BELPRE - An international scam has reached the Mid-Ohio Valley and one area resident has lost hundreds of dollars, an official said.
"An online research company is asking people to do a survey on Western Union at several chain stores and scaming money out of people," said patrolman Mike Stump with the Belpre Police Department.
Stump said a Belpre Township resident filed a report with his office against the company known as NPD Research Inc., but there is little local law enforcement can do.
"While the letter said that it comes from Port Washington, N.Y., but the company is really based out of Toronto, Ontario, Canada, which makes this an international incident," he said. "Also, by cashing the fraudulent check, they are entering into a contractual agreement and anything that happens is their responsibility."
The letter including a check, apparently sent from the marketing research company, directs those selected as a secret or mystery shopper to contact the company via phone to confirm the money was received before depositing the funds in their personal bank account.
The money can be as much as $2,400. Once the money is deposited the person is told he has 48 hours to take out as much as $2,100 of that money to wire via Western Union at stores, including Kmart, Wal-Mart and Best Buy.
Once the money transfers and other relayed assignments are completed, the shopper is told to fax all receipts to a designated number.
"It is only later, after bank accounts are frozen, that people realize the scam," Stump said. "These people are being told they will be able to keep $300 and really they are losing $2,100 because the money order or cashier's check they were sent is fraudulent."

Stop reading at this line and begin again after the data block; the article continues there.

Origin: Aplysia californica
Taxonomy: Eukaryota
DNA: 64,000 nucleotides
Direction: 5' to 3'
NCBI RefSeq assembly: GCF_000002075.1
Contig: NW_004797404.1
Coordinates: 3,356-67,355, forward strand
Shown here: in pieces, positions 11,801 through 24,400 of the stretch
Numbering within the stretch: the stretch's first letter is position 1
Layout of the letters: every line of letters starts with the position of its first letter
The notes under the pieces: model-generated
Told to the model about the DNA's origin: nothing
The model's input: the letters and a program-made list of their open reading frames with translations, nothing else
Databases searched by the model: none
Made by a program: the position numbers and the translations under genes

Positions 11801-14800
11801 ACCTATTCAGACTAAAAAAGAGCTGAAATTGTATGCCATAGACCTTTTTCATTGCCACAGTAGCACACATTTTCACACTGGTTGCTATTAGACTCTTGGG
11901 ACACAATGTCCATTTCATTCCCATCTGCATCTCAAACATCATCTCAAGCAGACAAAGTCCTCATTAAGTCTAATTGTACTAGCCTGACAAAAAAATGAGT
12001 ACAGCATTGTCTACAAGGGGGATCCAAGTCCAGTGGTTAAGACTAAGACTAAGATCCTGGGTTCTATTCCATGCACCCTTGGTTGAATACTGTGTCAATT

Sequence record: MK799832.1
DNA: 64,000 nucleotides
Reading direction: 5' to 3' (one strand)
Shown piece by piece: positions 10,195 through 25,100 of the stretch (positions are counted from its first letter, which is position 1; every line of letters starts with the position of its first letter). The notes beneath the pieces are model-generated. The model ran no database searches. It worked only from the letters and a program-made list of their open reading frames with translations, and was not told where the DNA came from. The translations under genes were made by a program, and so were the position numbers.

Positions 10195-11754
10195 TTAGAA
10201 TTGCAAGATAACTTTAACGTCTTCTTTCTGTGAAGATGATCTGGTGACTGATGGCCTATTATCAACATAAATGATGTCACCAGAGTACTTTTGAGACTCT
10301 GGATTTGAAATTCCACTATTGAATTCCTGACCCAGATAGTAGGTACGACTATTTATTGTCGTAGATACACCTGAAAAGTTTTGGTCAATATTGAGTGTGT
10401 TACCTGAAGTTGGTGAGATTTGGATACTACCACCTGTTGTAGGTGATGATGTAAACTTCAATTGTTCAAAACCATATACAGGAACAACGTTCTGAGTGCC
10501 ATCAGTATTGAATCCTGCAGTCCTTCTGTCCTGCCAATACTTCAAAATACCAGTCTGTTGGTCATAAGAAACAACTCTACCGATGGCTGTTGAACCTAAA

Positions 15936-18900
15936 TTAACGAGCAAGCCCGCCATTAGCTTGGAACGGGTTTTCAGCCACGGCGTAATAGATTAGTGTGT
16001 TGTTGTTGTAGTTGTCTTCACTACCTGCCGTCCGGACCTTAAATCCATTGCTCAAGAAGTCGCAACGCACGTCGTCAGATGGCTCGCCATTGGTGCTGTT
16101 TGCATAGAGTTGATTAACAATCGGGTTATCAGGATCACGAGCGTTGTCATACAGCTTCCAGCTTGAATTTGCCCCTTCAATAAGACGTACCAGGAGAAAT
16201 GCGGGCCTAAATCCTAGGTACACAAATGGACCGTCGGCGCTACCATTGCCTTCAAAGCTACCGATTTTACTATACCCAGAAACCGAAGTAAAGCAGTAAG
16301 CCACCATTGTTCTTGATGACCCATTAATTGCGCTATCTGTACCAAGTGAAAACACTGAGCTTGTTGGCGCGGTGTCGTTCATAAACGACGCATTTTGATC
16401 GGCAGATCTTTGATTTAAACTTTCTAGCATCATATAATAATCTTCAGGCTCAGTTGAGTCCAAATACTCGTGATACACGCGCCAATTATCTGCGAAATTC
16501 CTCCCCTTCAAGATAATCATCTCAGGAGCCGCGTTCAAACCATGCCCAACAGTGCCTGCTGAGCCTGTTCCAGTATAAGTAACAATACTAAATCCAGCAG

The check sent to the Belpre Township woman came from a bank in Phoenix, Ariz., but it turns out the bank does not have its own money orders or cashier's checks and those sent out are fakes made by NPD Research for the scam, Stump said.
"What happens is these people have cashed fake checks and by doing so they are responsible for the money taken out of their accounts," he said.
If anyone receives correspondence from NPD Research or another company claiming to offer money for little to no work, Stump said to be wary.
"If it sounds too good to be true, it is," he said. "If someone is sending you a check and asking you to send someone you don't know, or even do know, money, it's probably fake."
Stump said that if you are curious about a possible scam and want to make sure the money is real, check the phone number given and use Internet search sites to check the validity.
"(Check) these companies online," he said. "Check Scam Book or even Google if you aren't sure the company is real, but 99 percent of the time, it's fraud."